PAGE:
Does having a glass of wine in the evening make you a bad parent?

Does a glass of wine once the children are in bed affect the way you parent?

Alcohol, the festive season and parenting.

There is always an increase in awareness campaigns around alcohol in the run up to Christmas and this year is no different. This year, however, a campaign in Scotland is said to be aimed at parents.  Are we the worst offenders at Christmas, I wonder?  Do we put our children’s safety at risk over the festive period?

It’s not a surprise really.  Christmas is all about eating, drinking and being merry. Even my Grandma, who never drank at any other time during the year, used to have a snowball on Christmas day.  In fact come to that, I used to have one with her when I was definitely too young to buy alcohol myself; but that’s a whole other debate. So, what are the rights and wrongs of drinking as a parent?

The new advertising campaign features the 12 ‘Drinking’ Days of Christmas, sung by Lothian and Borders Police choir and is linked to a Twitter campaign (#12days) which will send out tips for parents and carers about alcohol and Christmas. (See more about this here It is also backed by a mother who realised that she had an alcohol problem when she missed Christmas morning with her children dues to staying up “until 5am wrapping their presents and drinking wine”.

A report was released back in October about Middle-class parents drinking habits.  The study was run by the charity 4Children ( and talks about a silent epidemic of drinking.  The statement on the front of the report (which you can download here “More than 60% of parents believe their drinking has no effect on their family. This report says it does.”

The headlines in the 4Children report are frightening: “2 million parents drink every day and 6% of children live with a dependent drinker (around 700,000 children) while between 250,000 and 350,000 live with a problem drug user in the UK.”  They found that “the households most likely to drink were the wealthiest” and they suggest that “Parenting capacity can be adversely affected, and quality interactions with the youngest children disrupted, by parents who merely drank socially, or finished a bottle of wine over dinner.”

Suddenly the report doesn’t feel like something I can distance myself from.  I can’t write it off as being about alcoholics or people who drink more than me. I have declared it ‘wine o’clock’ when Munchkin is safely in bed and I have had the day from hell.  But is this a sensible thing to do?

The report also quotes a recent Netmums poll which was commissioned by 4Children and which found “29% of mothers, and 30% of their partners drink more alcohol every week than the government’s recommended amount (click here to see the recommended amounts)

The Charity did say in a BBC article (  “Much more frequently, parental alcohol abuse will be more manageable, only occasionally visible to the world outside the family, and do not result in any activities that could lead to the involvement of social workers, or child protection plans.” So there is a not an all out accusation of problem parenting from those who have a glass of wine in the evening, but it does give us all a wake up call and suggest that we at least consider our drinking habits.  Both for our own health and the well-being of our children.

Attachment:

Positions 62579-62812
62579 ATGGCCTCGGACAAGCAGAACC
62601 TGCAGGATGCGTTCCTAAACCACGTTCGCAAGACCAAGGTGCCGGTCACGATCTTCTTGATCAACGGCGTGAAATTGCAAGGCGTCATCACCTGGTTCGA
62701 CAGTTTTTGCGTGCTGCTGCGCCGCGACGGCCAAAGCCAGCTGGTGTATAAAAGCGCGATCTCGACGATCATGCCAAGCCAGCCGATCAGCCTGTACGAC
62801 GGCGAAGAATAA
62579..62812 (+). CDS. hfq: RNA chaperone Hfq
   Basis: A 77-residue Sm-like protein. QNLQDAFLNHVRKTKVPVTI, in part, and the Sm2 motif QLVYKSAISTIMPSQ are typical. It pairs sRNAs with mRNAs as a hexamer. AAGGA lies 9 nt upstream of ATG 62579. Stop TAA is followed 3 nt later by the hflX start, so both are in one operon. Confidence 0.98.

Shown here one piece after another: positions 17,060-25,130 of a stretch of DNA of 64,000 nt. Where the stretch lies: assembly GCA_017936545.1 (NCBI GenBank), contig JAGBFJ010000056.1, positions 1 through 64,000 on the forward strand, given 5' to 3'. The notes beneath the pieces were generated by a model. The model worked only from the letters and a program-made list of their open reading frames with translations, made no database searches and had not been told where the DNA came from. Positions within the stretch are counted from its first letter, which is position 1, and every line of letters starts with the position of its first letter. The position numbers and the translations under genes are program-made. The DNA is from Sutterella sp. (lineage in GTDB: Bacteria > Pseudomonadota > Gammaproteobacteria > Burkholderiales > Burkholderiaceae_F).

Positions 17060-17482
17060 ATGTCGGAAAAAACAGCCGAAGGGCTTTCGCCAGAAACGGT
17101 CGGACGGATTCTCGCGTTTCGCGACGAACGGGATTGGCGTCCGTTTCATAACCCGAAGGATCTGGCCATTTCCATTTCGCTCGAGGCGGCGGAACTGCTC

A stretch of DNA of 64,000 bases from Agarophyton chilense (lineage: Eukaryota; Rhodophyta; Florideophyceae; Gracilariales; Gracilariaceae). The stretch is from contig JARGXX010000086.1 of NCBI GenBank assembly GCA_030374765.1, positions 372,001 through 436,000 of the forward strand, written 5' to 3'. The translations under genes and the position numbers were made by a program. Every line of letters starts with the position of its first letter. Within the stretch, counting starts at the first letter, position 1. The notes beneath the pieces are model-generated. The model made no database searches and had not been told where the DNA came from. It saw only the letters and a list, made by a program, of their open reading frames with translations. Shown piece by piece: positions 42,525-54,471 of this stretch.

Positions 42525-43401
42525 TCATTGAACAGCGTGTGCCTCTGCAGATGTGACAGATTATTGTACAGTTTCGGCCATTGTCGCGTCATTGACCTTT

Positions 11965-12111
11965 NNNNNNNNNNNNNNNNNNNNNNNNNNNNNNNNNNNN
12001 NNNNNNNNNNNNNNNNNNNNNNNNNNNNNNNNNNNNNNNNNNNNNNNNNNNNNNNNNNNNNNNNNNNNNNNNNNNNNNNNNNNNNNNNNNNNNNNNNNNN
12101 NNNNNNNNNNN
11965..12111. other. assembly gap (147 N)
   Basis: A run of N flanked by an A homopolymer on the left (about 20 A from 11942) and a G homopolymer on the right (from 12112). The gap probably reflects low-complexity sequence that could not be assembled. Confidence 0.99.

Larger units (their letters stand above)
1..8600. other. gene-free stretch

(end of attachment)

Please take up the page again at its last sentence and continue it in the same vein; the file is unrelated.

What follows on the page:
This Christmas, I refer you back to Ch Insp Goulden of the unit in charge of the #12days tweets. “We’re not saying don’t have a drink, what we are saying is have a sensible attitude to drinking – kids form their attitudes towards alcohol by observing how the adults around them behave around drink.”








  • Leah

    There are lots of ways to be a ‘bad parent’ – and this doesn’t always include adult lifestyle choices which obviously endanger children.

    The localised Scottish alcohol campaign (like the Christmas Police one up here in Northumberland which focuses on parents, domestic violence and youngsters) has been run at Christmas time to highlight dangers that are current throughout the year (a bit like drink driving?).

    I’m not sure that it’s trying to state that parents are the worst offenders – it’s just that we as parents sometimes need reminding that our behaviour impacts on our children – and it is now being increasingly accepted that alcohol consumption (among all classes) impacts on youngsters.

    No one is trying to suggest that sensible alcohol consumption is a problem – rather they are asking us as parents to define sensible and seek support if we feel we have a problem – something middle class parents especially still fail to do because of stigma etc.

    Perhaps if we stop trying to establish what constitutes ‘bad parenting’ then as parents we can support each other to change aspects of our lives that we feel are causing problems? What we need is more support and less judgement perhaps?

    • morethanamummy

      A very well argued response. Indeed I think it was probably more the media who had suggested it was aimed at parents. That said it does no harm for any of us to reflect on our choices both as individuals and as parents.

      Thanks for your comments.

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